Firstly recognising where it comes from and for me personally and staying true what is my “head”  is saying I like and want to be challenged criticised as it is needed for all human beings it is about give and take, other people’s views (not just you own), validity, equality and fairness and in turn dealing with therapy on how to cope with dissociation and what my body is doing and feeling like my consciousness is taking step backwards. By understanding this I can move and take a step forwards in a positive and productive manner. 🙂

AUTISM & DISSOCIATION PAGE

DONNA WILLIAMS’ DISSOCIATION PAGE

AUTISM & DISSOCIATION BLOG 

PTSD

THOUSAND YARD STARE

 

Everybody voice deserves to heard 🙂 Everybody deserves to challenged  in a productive manner too. 🙂 

 

Paul Isaacs  2014

 

 

 

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Author: Paul Isaacs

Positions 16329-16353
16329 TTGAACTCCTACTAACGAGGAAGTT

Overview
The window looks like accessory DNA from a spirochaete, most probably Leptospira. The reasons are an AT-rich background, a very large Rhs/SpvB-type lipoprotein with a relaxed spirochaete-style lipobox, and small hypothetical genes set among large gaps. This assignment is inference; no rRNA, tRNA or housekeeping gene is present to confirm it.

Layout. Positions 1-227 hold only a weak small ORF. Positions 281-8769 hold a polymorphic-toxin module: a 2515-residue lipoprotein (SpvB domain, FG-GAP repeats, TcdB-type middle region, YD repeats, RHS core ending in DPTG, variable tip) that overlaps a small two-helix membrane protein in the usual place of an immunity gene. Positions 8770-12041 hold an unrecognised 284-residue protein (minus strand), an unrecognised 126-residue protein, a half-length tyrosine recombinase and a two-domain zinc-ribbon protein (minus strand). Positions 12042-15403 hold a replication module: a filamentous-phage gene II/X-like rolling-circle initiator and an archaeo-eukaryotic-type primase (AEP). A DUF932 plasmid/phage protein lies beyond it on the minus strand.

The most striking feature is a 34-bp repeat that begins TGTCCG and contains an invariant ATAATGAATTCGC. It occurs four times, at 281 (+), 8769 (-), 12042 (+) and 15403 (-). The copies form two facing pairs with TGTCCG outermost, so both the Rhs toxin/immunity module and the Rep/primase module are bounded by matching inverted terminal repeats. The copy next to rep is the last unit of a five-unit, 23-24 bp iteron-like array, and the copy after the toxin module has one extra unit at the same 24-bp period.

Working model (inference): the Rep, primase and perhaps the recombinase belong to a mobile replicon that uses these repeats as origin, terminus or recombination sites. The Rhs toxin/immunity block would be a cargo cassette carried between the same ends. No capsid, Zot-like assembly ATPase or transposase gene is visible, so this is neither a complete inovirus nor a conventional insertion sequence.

Paul was branded as a “naughty & difficult child” at school. He was classically autistic and non-verbal due to speech articulation difficulties. He had complex sensory issues and appeared both deaf and blind. He gained functional speech around the age of 7 or 8 years old. He went through the mainstream school system with no additional help or recognition of his autism. Consequently, he did not achieve his academic or his social potential and had very low self-esteem. At age 11, Paul was referred to the children’s mental health service with childhood depression where he was regarded as “developmentally underage” and having speech problems. As an adult, Paul had a string of unsuccessful jobs, and his mental health suffered. He developed both Borderline and Schizotypal Personality Disorders in early 2007. He was referred to mental health services and misdiagnosed with “Asperger traits with a complex personality”, which did not satisfy Paul or his family. A local autism organisation put Paul in touch with an experienced psychiatrist, who diagnosed him with Autism at 24 years old. In 2012 Paul was also diagnosed with Scotopic Sensitivity Syndrome by an Irlen Consultant who confirmed that he also had face, object and meaning blindness – conditions which Paul describes eloquently in his speeches and training sessions. He also has dyslexia, dyscalculia and also a dissociative disorder. Having started working as an local autism organisation as a public speaker in 2010, Paul joined their mission to promote autism awareness. His hope is that others will not have to suffer as he did. Now also a core member of our Training Team, Paul continues to enhance true understanding of autism at every opportunity. Paul has released and published 5 books on the subject of autism published by Chipmunka publishing and has contributed to other books too. Having overcome many challenges to achieve the success that he now enjoys, Paul’s message is that Autism is a complex mix of ability and disability. He firmly believes that every Autistic person should have the opportunity to reach their potential and be regarded as a valued member of society. Apart from autism related blogs Paul also write about movies, fashion, art and anything that is of interest. As of August 2015 Paul now works as a freelance speaker, training and consultant in and around the Oxfordshire & Buckinghamshire area. If you are interested please contact him via email at staypuft12@yahoo.co.uk